32 Bacterial cellulitis

33 Cellulitis is a deep infection of the skin, (dermis/ subcutis) usually accompanied by generalized (systemic) symptoms such as fever and chills.

34 streptococci , Staphylococcus and H
streptococci , Staphylococcus and H.influenza, are the most common causes of cellulitis.

35 Cellulitis causes the affected area of skin to turn red, painful, hot and swollen

36 Risk factors for cellulitis
a skin condition such as eczema or a fungal infection of the foot or toenails (athlete’s foot) can cause small breaks to develop in the surface of the skin. having a weakened immune system (as a result of health conditions such as HIV or diabetes, or as a side effect of a treatment such as chemotherapy lymphoedema – a condition that causes swelling of the arms and legs, which can sometimes occur spontaneously or may develop after surgery for some types of cancer Venous insufficiency intravenous drug abuse (injecting drugs such as heroin)

37 Cellulitis secondary to tinea infection.

38 Venous Insufficiency With Supra-Imposed Ulceration and Severe Cellulitis

39 In healthy adults isolation of an etiologic agent is difficult and unnecessary. If the patient has: diabetes, an immunocompromising disease, or persistent inflammation: blood cultures or aspiration of the area of maximal inflammation may be useful.

40 Indications for IV antibiotics in cellulitis
Severely ill patients those whose condition is unresponsive to standard oral antibiotic therapy Immunosuppressed patients Patients with facial cellulitis Any patient with a clinically significant concurrent condition, including lymphedema and cardiac, hepatic, or renal failure Individuals with newly elevated creatinine, creatine phosphokinase, and/or low serum bicarbonate levels or marked left-shift polymorphonuclear neutrophils

41 In cases of cellulitis without draining wounds or abscess,
streptococci continue to be the likely etiology, and beta-lactam antibiotics are appropriate therapy, as noted in the following: In mild cases of cellulitis treated on an outpatient basis, dicloxacillin, amoxicillin, and cephalexin are all reasonable choices Clindamycin or a macrolide (clarithromycin or azithromycin) are reasonable alternatives in patients who are allergic to penicillin fluoroquinolones are best reserved for gram-negative organisms with sensitivity demonstrated by culture Some clinicians prefer an initial dose of parenteral antibiotic with a long half-life (eg, ceftriaxone followed by an oral agent)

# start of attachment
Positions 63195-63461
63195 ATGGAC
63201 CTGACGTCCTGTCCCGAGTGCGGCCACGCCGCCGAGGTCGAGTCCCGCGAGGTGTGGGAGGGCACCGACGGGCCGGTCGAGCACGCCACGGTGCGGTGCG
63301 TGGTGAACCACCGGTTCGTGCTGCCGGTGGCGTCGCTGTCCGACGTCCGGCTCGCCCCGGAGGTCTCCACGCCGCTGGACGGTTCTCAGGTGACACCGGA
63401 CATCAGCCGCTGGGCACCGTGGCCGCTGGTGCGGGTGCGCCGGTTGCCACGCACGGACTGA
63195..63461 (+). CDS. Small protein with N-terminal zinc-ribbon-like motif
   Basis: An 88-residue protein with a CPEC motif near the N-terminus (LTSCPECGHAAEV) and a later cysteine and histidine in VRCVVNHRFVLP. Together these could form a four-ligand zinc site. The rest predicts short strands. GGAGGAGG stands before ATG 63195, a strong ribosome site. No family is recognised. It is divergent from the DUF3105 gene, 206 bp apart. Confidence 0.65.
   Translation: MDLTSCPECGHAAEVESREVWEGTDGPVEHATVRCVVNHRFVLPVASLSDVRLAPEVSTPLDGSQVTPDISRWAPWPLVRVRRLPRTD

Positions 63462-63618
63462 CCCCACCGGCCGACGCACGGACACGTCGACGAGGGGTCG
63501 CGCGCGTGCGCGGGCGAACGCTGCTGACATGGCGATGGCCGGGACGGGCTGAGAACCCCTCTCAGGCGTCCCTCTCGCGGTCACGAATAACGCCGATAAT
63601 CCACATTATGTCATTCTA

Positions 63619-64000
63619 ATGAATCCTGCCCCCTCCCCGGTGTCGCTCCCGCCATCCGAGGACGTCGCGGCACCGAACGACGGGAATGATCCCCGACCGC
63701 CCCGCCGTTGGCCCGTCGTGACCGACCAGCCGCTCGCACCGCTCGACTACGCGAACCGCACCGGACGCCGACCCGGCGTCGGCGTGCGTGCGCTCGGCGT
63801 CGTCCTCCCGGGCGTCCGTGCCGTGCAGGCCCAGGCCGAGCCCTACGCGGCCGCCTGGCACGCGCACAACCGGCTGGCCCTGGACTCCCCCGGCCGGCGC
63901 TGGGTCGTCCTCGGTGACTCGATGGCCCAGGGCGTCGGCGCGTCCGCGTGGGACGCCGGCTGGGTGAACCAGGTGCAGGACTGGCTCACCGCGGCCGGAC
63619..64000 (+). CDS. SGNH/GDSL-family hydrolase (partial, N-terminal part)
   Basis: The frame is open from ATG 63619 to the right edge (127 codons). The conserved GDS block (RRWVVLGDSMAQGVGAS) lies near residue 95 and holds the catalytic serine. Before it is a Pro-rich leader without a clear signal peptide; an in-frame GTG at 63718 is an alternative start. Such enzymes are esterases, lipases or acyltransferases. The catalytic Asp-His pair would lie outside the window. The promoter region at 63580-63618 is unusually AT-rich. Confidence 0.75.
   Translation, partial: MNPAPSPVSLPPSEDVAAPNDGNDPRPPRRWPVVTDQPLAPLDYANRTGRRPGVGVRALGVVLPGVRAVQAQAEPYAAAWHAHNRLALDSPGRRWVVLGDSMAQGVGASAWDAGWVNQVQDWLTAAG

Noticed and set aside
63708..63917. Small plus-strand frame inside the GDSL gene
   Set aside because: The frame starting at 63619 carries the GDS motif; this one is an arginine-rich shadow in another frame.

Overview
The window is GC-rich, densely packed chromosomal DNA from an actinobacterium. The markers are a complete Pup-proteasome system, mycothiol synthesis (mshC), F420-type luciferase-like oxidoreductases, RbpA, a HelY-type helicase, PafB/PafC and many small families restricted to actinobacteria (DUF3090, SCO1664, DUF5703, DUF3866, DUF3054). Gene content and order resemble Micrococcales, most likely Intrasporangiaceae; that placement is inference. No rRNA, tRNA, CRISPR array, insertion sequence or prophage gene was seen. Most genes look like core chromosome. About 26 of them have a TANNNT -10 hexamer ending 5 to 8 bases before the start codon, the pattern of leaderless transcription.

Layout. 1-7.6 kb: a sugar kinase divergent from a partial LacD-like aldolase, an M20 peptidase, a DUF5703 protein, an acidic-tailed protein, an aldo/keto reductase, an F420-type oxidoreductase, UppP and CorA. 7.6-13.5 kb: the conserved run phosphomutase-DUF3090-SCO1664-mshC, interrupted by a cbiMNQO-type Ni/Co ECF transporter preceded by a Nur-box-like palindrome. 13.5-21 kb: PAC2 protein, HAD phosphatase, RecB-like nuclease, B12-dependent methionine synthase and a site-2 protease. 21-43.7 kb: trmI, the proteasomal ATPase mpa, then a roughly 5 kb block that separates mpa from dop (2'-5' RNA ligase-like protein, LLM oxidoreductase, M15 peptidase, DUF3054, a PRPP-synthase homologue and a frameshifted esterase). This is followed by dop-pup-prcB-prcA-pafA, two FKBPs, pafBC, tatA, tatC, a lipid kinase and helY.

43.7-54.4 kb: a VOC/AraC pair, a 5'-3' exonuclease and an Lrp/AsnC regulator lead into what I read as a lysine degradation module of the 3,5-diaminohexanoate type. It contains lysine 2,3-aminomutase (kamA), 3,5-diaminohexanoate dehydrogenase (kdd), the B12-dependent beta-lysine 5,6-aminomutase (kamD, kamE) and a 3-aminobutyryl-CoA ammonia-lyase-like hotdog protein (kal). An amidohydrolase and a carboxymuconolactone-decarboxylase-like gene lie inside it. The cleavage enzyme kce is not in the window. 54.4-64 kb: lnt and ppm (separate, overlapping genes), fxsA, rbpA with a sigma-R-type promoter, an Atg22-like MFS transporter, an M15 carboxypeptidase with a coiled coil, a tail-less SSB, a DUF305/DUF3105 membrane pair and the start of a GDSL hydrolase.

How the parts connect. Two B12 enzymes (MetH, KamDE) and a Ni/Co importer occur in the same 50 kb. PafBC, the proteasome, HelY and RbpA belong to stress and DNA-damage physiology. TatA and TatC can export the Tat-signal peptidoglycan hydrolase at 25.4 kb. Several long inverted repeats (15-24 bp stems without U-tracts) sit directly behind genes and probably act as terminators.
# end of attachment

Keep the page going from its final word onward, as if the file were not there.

42 In otherwise healthy adults
empiric treatment with a penicillinase-resistant penicillin, first-generation cephalosporin, amoxicillin-clavulanate (Augmentin), macrolide, or fluoroquinolone (adults only) is appropriate.

43 Antibiotics should be maintained for at least three days after the resolution of acute inflammation
Adjunctive therapy includes: cool compresses; appropriate analgesics for pain; tetanus immunization; and immobilization and elevation of the affected extremity

44 more severe cases that require parenteral antibiotics to cover MRSA
, vancomycin, daptomycin, tigecycline, ceftaroline, and linezolid are appropriate choices. However, vancomycin continues to be the drug of choice because of its overall excellent tolerability profile, efficacy, and cost

45 Erysipelas

46 an acute streptococcus bacterial infection of the upper dermis and superficial lymphatics.

47 Historically, the face was most affected; today the legs are affected most often The erythematous skin lesion enlarges rapidly and has a sharply demarcated raised edge.

48 It appears as a red, swollen, warm, hardened and painful rash, similar in consistency to an orange peel. More severe infections can result in vesicles, bullae, and petechiae, with possible skin necrosis.

49 Blood cultures are unreliable for diagnosis of the disease, but may be used to test for sepsis. Elevation of (ASO) titer occurs after around 10 days of illness. Erysipelas must be differentiated from: herpes zoster, angioedema, contact dermatitis, and diffuse inflammatory carcinoma of the breast.


51 Acute cut,. infection with Erysipelothrix rhusiopathiae
Acute cut,. infection with Erysipelothrix rhusiopathiae. This type of bacteria is found in fish, birds, mammals, and shellfish. It usually affects people who work with these animals (such asfishermen , farmers or butchers).

52 Symptoms warmth, tenderness, and redness (non purulant cellulitis)on the skin Treatment Antibiotics, especially penicillin, are used to treat alternatives: erythromycin cephalosporine tetracyclines The infection rarely spreads. It may be self limited.


54 Chronic superficial bacterial skin infection Corynebacterium Minutissimum inside startum corneum
Wood light examination of erythrasma

55 The patches of erythrasma are initially pink, but progress quickly to become brown and scaly (as skin starts to shed), which are classically sharply demarcated. Erythrasmic patches are typically found in intertriginous areas (skin fold areas - e.g. armpit, groin, under breast) - with the toe web-spaces being most commonly involved. The patient is commonly otherwise asymptomatic. The diagnosis can be made on the clinical picture alone. It is prevalent among diabetics and the obese, and in warm climates; it is worsened by wearing occlusive clothes.

56 Treatment of erythrasma

57 Aluminium chloride 20% improved hygiene topical azoles topical fusidic acid oint. whitefield(SA +Bezoic acid) oral erythromycin or tetracyclines

58 موفق باشید erythrasma